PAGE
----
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They Who Do Not Grieve Paperback – November 2, 2003

3.5 out of 5 stars 4 customer reviews

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Intrusion: A Novel
A loving couple, grieving the loss of their son, finds their marriage in free fall when a beautiful, long-lost acquaintance inserts herself into their lives. Learn More
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Editorial Reviews

Review

"Powerful and exhilarating" The Times "Poetic, energetic, swirling with wild sweeps of feeling, this is powerful and uninhibited writing which unleashes a world dense with ghosts, taboos, deceptions and violence-Bracing and exhilarating" The Times --This text refers to an alternate Paperback edition.

From the Inside Flap

Reminiscent of Kerii Hulme's The Bone People, this fictional Coming of Age in Samoa, weaves together the voices of three generations of Samoan women from two families, juxtaposing the traditional and the modern, storytelling and real life, the familiar and the strange, the hilarious and the grotesque. Their dream worlds and realities intermingle, just as the histories of each generation run through the next. At the centre of the novel is the Samoan woman's tattoo, the malu, believed to be brought from Fiji by Siamese twins in one of the founding myths of Samoa. --This text refers to the Hardcover edition.
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Product Details

  • Paperback: 286 pages
  • Publisher: Kaya/Muae (November 2, 2003)
  • Language: English
  • ISBN-10: 1885030339
  • ISBN-13: 978-1885030337
  • Product Dimensions: 5.3 x 0.7 x 7.2 inches
  • Shipping Weight: 11.2 ounces
  • Average Customer Review: 3.5 out of 5 stars  See all reviews (4 customer reviews)
  • Amazon Best Sellers Rank: #876,201 in Books (See Top 100 in Books)

Customer Reviews

Top Customer Reviews

By Tiarra A. Maznick on May 29, 2009
Format: Paperback
I fell in love with this book. Figiel touches on so many topics and weaves them together incredibly. First and foremost she describes the shame associated with unfinished tattoos in more than words, but in lived situations, and in a way that is much more comprehensable than simply saying "shame." She touches on how the Pacific has been used as this "exotic ideal" and how we too face problems and struggles. Not only Pacific islands, but the women themselves are this exotic ideal. She portrays the beauty of Samoan women, and sometimes the curses associated with being beautiful. Certain chapters take place in New Zealand, and she also describes some of the struggles of being a foreigner, a Samoan in a foriegn country. I especially liked how she described the "community" dynamic, in which Samoans, try to live simultaneously for themselves, but yet have a large more communal role to play in society. She dives into sexuality and the role of Samoan women as well, with great depth. The way she weaves these aspects together is beautiful. I highly recommend this book.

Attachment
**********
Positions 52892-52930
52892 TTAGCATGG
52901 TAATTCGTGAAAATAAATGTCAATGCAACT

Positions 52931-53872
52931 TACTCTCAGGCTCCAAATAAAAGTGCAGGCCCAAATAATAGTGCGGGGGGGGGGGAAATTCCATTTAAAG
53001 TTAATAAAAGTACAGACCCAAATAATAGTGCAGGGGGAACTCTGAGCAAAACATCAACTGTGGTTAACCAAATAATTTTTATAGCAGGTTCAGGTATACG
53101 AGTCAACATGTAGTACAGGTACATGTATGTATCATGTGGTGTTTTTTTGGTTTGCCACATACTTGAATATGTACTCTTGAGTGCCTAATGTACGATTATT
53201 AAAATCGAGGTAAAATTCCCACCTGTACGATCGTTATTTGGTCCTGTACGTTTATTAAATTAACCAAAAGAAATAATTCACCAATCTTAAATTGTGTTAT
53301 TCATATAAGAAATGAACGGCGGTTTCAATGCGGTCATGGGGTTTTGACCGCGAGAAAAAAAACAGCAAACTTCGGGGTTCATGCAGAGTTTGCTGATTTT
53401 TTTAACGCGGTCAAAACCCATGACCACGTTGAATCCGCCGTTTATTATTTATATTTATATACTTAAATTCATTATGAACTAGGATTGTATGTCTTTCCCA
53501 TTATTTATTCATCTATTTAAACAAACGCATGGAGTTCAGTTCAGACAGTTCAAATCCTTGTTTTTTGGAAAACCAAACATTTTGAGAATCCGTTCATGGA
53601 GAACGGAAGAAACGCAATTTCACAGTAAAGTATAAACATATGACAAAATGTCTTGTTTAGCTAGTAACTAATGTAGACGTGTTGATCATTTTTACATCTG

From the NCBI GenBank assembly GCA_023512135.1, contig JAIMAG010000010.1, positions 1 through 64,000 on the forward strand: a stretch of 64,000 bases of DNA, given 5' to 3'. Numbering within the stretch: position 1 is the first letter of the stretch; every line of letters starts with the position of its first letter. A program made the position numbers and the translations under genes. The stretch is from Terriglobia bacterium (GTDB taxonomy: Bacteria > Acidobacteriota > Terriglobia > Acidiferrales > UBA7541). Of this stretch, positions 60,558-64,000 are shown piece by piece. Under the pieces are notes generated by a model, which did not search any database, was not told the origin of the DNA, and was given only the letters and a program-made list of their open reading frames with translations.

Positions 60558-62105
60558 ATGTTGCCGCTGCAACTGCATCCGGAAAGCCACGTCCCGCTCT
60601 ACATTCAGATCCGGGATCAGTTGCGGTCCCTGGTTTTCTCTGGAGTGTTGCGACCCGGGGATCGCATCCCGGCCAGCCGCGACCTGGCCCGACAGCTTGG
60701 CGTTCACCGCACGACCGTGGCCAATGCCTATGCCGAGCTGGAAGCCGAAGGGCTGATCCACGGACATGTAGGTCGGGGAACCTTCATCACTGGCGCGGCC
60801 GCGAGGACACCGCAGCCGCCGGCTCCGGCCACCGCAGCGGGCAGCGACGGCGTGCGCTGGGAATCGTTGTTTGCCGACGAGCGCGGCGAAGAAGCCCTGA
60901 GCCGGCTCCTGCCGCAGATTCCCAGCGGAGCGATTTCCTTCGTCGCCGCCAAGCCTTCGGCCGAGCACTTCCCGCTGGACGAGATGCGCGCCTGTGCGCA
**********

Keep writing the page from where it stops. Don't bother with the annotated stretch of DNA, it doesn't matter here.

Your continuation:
~T. Solo
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Format: Paperback
Sia Figel has once again done an outstanding job capturing the specifics of life in the transitioning cultures of Samoa in a way that is both artistic and illustrative. In doing so she has captured elements of the unversal that offer a message beyond the exotic South Pacific location into the challenges faced by families in modern life.

Excellently written, these stories are gems not only of Polynesian or ethnographic writing, but of Literature with a capial "L".

Fiame
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Format: Paperback
Sia Figiel is described as the first contemporary woman novelist from Samoa; so I wondered whether her unusual style (repetitive, staccato, verbless sentences, even paragraphs, sometime just a word or two long) reflects something of the way Samoans speak. But she uses that style not only in chapters where the narrator is Malu, a young Samoan girl, but also where the narrator is her employer, Mrs Winterson, a sad, bored, anorexic American expatriate woman.

The title of the book is ambiguous. The women in the story certainly grieve; but they stoically accept and, for one reason or another, they never grieve aloud. Malu hardly ever speaks anyway. Malu's mother had died soon after Malu's birth. She is brought up by a vicious, violent and foul-mouthed grandmother, Lalolagi, who had violent feelings about Mary as she had about Malu. But Lalolagi also, we eventually discover, also bore a profound grief. Then there is Malu's aunt Ela, living unhappily with an abusive American and rejected by everyone in the village, who also grieves both when he beats her up and when he is drowned. The American is one of the several palagi - foreigners - in the novel who look down on or oppress Samoans.)

One thing is clear: Sia Figiel has no truck with Margaret Mead's idyllic picture of Samoan society in which there is no conflict and everyone is happy. In one place (in a generalization I find it hard to accept though it is certainly true of the families that are the subject of this novel) one of her character says that it was common practice in Samoa for the only words spoken by mothers to daughters were "commands, accusations, curses," so the daughters retreat into an impenetrable shell in which they fantasize or have surrealistic dreams all mixed up with Samoan legends.
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Format: Paperback Verified Purchase
Bought this for my Niece who is afatasi and really wants to know about her Samoan Heritage. I don't believe this book will provide her with a full insight of our culture, but am trying to encourage her to read the new age literature erupting from the promising next generation Authors of Samoa!
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